Weapon Systems:

Prototyping Has Benefited Acquisition Programs, but More Can Be Done to Support Innovation Initiatives

GAO-17-309: Published: Jun 27, 2017. Publicly Released: Jun 27, 2017.

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Michael J. Sullivan
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sullivanm@gao.gov

 

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DOD invests roughly $70 billion annually in weapon system research and development, including prototyping—the development and testing of a model or weapon system design.

When used effectively, prototyping reduces risk and improves the likelihood that weapon systems will be completed on time and within budget. It also keeps DOD’s technology pipeline stocked with innovative technologies that may provide a leap ahead in military capability. DOD has several new prototyping initiatives under way, but has not developed a comprehensive strategy for these efforts.

Among other things, we recommend that DOD develop such a department-wide strategy.

Army's Advanced Weapons Sight Technology Used Prototyping to Mature Technology

Photo of a soldier testing weapons sight technology.

Photo of a soldier testing weapons sight technology.

Additional Materials:

Contact:

Michael J. Sullivan
(202) 512-4841
sullivanm@gao.gov

 

Office of Public Affairs
(202) 512-4800
youngc1@gao.gov

What GAO Found

The Department of Defense (DOD) has used prototyping on its major defense acquisition programs (MDAP) primarily to reduce technical risk, investigate integration challenges, validate designs, mature technologies, and refine performance requirements. Of the 22 programs GAO reviewed, 17 used prototyping before starting system development. For many of those programs, prototyping provided information that helped introduce realism into their business cases by providing information on technology maturity, the feasibility of the design concepts, potential costs, and the achievability of planned performance requirements.

DOD has developed new initiatives that are outside of major defense acquisition programs to increase prototyping and further innovation. However, these initiatives face barriers, such as limited funding, a risk averse culture, and competing priorities. Literature on private sector innovation identifies key enablers for these types of efforts, such as developing an innovation strategy, aligning investments with innovation goals, and protecting funding for riskier projects. DOD has taken steps that are consistent with a few, but not all, of these enablers. For example, DOD does not have a department-wide strategy that communicates strategic goals and priorities and delineates roles and responsibilities to guide the prototyping initiatives. This could lead to unproductive or poorly coordinated investments later. DOD's initiatives also face competition for funding, particularly with acquisition programs. One strategy to address funding issues called “strategic buckets” involves allocating resources to different types of projects based on an organization's strategy (see figure). DOD has not set strategic funding targets for its initiatives. Failing to do so could prevent them from gaining traction and puts their long-term success at risk.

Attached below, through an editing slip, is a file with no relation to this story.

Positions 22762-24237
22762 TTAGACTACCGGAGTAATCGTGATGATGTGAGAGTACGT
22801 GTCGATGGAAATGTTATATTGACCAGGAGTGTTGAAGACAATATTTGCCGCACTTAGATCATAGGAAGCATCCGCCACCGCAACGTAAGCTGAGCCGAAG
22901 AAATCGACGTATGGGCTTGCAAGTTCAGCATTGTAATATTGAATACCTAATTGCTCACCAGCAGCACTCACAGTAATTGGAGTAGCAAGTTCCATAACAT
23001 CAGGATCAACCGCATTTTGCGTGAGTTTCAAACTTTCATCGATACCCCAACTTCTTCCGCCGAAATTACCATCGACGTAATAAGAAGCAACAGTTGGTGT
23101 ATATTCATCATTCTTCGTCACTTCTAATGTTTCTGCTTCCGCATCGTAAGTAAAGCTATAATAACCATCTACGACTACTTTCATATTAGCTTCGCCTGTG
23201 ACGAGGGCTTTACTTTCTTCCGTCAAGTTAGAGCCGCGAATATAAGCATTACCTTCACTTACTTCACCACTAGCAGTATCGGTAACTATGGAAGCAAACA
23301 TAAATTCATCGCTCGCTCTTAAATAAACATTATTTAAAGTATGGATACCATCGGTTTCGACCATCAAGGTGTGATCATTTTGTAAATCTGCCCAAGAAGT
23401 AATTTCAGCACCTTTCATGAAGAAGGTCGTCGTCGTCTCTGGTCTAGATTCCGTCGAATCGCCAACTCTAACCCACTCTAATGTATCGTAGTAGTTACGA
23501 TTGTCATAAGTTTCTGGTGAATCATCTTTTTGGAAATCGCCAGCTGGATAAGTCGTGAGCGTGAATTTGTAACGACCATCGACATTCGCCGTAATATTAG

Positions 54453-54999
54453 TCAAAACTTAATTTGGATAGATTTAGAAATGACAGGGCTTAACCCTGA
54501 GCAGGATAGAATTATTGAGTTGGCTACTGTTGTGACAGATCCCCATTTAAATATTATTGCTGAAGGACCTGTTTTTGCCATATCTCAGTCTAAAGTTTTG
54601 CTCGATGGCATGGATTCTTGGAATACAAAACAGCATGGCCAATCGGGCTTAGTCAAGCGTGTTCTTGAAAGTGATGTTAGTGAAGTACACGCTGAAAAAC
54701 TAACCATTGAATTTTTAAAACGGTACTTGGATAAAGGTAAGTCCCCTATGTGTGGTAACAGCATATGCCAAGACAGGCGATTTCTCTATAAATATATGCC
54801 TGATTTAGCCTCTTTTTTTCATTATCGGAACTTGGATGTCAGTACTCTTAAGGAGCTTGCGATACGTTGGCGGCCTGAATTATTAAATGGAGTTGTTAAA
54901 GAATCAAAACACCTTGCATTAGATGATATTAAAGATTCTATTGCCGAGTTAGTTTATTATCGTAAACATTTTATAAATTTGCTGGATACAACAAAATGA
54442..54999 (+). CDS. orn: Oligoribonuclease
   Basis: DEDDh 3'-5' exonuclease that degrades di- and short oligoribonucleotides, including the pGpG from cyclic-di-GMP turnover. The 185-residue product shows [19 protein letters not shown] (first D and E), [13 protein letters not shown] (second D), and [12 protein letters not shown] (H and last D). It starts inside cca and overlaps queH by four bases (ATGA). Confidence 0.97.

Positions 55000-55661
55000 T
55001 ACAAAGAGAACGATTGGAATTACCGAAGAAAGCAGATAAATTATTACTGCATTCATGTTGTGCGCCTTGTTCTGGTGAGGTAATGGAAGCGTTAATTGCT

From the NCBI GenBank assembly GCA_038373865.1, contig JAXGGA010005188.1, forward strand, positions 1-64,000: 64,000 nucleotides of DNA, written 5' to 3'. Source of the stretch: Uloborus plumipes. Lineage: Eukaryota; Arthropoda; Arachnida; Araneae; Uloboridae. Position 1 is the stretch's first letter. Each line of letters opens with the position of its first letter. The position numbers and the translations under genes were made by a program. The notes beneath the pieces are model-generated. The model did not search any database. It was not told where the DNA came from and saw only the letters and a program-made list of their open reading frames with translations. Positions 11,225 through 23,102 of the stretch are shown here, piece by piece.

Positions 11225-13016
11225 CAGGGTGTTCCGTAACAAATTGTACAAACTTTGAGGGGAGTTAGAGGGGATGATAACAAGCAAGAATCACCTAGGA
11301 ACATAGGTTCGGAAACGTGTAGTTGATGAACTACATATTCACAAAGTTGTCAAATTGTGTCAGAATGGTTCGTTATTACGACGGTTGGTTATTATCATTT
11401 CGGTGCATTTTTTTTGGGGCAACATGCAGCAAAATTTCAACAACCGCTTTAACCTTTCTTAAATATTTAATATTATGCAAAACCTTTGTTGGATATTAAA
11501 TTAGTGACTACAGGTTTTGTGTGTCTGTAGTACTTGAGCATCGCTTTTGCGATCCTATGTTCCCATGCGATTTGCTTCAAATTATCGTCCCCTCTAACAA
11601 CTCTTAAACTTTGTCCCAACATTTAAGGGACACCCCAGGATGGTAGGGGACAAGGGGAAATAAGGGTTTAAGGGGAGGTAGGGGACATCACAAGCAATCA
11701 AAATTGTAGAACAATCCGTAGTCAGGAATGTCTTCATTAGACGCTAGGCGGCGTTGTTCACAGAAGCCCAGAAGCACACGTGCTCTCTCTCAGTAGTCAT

Notional Strategic Bucket Approach for Funding Different Prototyping and Innovation Efforts

Notional Strategic Bucket Approach for Funding Different Prototyping and Innovation Efforts

Notes: Incremental innovation seeks to gradually improve existing products and capabilities. Disruptive innovation attempts to shift the balance of military power by providing new capabilities, potentially unforeseen by customers, such as the military services, or adversaries.

Why GAO Did This Study

DOD invests roughly $70 billion annually in weapon system research, development, test, and evaluation, including prototyping activities. Prototyping can help reduce risk in weapon system acquisition programs by improving understanding of technologies, requirements, and proposed solutions. It can also contribute to innovation by demonstrating the value of new technologies or systems.